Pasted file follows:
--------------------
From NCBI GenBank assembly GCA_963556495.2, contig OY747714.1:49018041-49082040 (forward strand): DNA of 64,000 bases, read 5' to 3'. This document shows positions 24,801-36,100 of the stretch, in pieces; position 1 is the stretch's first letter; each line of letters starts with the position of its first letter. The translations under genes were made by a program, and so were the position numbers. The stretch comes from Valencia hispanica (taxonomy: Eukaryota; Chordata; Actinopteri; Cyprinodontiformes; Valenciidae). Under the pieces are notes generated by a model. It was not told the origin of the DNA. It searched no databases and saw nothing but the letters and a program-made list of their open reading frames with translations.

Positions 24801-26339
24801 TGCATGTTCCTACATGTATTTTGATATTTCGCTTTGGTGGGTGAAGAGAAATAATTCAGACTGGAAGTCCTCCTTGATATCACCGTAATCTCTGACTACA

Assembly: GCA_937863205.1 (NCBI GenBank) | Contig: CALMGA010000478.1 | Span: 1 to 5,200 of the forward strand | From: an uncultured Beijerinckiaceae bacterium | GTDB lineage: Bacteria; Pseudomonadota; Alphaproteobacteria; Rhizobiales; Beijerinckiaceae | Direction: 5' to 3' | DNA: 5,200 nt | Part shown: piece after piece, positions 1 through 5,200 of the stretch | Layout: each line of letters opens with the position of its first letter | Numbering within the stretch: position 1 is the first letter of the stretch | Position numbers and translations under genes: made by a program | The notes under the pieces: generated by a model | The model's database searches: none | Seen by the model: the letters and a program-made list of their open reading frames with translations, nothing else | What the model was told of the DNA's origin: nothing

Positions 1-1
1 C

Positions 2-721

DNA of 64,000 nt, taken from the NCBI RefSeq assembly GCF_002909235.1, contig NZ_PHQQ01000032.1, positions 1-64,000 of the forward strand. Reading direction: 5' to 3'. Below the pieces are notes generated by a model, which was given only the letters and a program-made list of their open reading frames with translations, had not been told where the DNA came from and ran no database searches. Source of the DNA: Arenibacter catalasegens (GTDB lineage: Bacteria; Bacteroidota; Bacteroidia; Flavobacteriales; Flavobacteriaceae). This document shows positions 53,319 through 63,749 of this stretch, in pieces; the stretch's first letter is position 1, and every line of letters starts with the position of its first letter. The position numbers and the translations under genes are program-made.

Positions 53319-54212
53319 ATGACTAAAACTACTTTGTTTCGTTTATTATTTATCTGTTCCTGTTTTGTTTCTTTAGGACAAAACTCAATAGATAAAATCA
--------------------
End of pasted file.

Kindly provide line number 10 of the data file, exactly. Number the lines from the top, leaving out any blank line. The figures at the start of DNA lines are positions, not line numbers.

53319 ATGACTAAAACTACTTTGTTTCGTTTATTATTTATCTGTTCCTGTTTTGTTTCTTTAGGACAAAACTCAATAGATAAAATCA